Purposeful e-Learning



The 15 minute forum tonight was lead by Assistant Headteacher Pete Kelly.  Pete started the session with a question:

What happens when a teacher uses technology in a lesson?

The responses were varied:

  • Students are entertained but are not always learning effectively.
  • It depends on how effectively it is used?
  • It can enhance learning as it gives them extra support.

All of which are perfectly valid.  The key thing to ask is ‘what knowledge & skills do I want the students to learn?’  Followed by ‘how might technology help them with this?’   Unfortunately it’s often done the other way round, with technology being used for the sake of it – if it’s not going to be useful, don’t use it!

Questions that are often raised about using technology in school

  • How do we know they are not being distracted when using their smart phones etc?
  • How do we know they are not viewing inappropriate content?
  • How can we eliminate competition in terms of ‘who’s got the best phone?’
  • How can we guard against inappropriate use of social networks?
  • It’s just ‘quick learning’ and so doesn’t support the struggle and grit required for learning.

The reality of this is that our concerns are probably over-amplified.  Smart-phone technology is a very normal part of their lives now and to be honest, if we can trust students to comply with our expectations in other aspects of school e.g. behaviour, focus during lessons etc, we should probably trust them to use their phones appropriately.  Expect them to use it appropriately – and then deal with those who don’t.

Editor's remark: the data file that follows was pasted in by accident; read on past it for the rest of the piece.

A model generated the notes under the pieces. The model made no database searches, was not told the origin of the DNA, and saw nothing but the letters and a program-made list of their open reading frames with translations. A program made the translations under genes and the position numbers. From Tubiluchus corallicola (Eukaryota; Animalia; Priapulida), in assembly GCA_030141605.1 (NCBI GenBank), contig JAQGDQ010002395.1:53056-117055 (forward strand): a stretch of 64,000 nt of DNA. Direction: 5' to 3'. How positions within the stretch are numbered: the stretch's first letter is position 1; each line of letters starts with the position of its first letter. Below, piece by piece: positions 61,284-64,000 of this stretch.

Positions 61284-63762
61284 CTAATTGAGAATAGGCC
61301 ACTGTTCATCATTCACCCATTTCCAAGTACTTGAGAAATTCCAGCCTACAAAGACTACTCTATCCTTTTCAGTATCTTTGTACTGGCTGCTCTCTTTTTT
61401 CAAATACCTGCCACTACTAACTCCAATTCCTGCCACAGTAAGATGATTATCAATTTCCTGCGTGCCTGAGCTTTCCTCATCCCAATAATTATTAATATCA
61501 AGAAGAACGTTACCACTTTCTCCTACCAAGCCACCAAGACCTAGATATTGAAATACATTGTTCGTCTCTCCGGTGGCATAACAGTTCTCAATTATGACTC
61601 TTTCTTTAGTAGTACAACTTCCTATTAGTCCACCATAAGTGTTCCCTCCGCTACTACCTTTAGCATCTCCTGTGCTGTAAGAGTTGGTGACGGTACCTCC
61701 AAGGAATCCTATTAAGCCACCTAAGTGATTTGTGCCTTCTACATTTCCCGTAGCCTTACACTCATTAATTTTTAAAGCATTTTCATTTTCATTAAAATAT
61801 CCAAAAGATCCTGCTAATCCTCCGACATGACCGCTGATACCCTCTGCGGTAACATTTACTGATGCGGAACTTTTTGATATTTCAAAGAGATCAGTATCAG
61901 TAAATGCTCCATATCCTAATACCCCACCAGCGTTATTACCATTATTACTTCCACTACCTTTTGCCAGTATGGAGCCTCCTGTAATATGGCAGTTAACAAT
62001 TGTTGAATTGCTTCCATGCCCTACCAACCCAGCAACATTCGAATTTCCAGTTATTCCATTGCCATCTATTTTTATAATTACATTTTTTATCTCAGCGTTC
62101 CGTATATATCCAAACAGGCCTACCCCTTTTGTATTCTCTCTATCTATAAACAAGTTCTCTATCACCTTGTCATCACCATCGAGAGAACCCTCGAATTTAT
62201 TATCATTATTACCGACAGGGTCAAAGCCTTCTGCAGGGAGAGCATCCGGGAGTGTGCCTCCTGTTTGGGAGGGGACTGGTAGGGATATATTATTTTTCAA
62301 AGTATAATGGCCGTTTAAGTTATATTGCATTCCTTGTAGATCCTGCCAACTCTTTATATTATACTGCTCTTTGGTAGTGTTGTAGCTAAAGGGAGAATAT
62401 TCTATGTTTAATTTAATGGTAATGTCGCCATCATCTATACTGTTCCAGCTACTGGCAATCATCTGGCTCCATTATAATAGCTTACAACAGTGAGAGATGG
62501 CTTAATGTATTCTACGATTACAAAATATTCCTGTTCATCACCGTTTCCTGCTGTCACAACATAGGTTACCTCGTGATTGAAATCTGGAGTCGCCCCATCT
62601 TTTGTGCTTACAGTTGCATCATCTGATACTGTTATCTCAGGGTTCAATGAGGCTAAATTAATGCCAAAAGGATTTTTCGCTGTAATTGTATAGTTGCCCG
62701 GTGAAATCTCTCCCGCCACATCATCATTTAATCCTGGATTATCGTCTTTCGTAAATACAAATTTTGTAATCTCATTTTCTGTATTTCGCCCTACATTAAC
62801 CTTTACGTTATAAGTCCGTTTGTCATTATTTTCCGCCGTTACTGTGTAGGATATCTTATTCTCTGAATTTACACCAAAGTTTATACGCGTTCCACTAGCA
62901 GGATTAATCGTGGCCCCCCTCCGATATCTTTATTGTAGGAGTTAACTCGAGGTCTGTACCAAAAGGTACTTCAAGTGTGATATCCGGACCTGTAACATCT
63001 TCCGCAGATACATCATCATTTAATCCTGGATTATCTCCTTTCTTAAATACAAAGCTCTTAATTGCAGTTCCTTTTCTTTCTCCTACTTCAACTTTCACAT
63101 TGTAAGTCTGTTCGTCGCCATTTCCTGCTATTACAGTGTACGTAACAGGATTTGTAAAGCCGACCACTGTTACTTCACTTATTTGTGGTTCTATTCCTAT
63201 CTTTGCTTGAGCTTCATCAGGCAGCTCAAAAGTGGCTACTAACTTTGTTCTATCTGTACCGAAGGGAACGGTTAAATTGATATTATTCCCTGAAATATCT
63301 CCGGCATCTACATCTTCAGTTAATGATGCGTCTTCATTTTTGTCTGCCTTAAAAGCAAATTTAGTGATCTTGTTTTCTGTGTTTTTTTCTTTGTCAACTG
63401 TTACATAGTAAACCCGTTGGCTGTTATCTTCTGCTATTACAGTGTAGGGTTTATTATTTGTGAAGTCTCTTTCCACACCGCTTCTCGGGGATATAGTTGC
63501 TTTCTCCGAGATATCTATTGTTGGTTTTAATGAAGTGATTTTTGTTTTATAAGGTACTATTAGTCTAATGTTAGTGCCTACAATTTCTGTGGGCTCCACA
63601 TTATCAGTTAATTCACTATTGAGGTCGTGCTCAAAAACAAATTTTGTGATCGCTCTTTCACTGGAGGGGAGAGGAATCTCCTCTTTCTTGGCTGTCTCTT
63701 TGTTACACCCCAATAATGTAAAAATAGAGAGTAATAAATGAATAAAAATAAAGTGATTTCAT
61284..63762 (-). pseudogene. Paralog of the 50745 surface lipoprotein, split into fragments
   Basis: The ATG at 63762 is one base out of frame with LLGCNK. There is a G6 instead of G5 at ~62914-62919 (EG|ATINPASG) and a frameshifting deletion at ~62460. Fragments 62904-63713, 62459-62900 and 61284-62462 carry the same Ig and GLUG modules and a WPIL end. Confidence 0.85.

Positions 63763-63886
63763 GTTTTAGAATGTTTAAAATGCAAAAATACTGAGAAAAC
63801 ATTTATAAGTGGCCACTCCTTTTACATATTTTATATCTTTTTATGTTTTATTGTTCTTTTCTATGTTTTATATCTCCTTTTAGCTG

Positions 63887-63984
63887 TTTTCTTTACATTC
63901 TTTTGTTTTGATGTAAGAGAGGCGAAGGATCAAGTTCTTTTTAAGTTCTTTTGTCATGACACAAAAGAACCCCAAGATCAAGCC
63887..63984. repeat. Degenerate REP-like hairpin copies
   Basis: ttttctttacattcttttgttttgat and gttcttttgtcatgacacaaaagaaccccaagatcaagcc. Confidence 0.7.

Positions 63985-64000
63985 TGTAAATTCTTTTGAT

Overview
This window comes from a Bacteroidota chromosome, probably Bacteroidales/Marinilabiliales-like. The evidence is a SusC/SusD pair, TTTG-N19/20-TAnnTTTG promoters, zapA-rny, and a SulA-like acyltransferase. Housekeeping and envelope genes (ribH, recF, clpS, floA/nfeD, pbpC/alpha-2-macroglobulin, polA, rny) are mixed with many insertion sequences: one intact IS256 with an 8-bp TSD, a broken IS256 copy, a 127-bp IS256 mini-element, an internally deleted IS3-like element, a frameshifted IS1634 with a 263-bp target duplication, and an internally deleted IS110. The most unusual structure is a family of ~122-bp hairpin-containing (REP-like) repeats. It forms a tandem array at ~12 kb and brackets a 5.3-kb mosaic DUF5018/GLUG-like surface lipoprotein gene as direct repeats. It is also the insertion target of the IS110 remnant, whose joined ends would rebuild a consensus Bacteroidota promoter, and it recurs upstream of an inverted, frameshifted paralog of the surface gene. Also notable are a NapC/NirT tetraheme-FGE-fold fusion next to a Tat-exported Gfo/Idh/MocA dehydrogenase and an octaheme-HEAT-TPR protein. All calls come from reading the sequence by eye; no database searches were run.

So, what can technology do?

  • Support literacy development – students writing blogs, is a great way for them to improve their writing skills.  Having a worldwide audience is a great incentive to produce high quality written work.  David Mitchell has done some fantastic work in this area, with quadblogging:

  • Enhance language acquisition – students can get access to high level reports, articles and websites on a range of topics and so give them access to high challenge, academic language.
  • Support high quality explanations – animations, video clips, historical documents and photos can allow us to bring explanations to life and make the abstract seem concrete.  For example, students are unlikely to ever see a volcano erupting in real life, but they can via you tube.
  • Access to information – this is fairly obvious. Students can access a wealth of information to support their learning.  It also allows you to share information with them – in a range of formats.
  • Supports learning – students can access past papers and a whole range of other tutorials and questions, that will allow them to practise what they have been doing in school.  They can also use technology at home to preview what they will be doing in the next lesson.
  • Enhances self-esteem – for those students who struggle with handwriting, using technology to prepare their work is an advantage.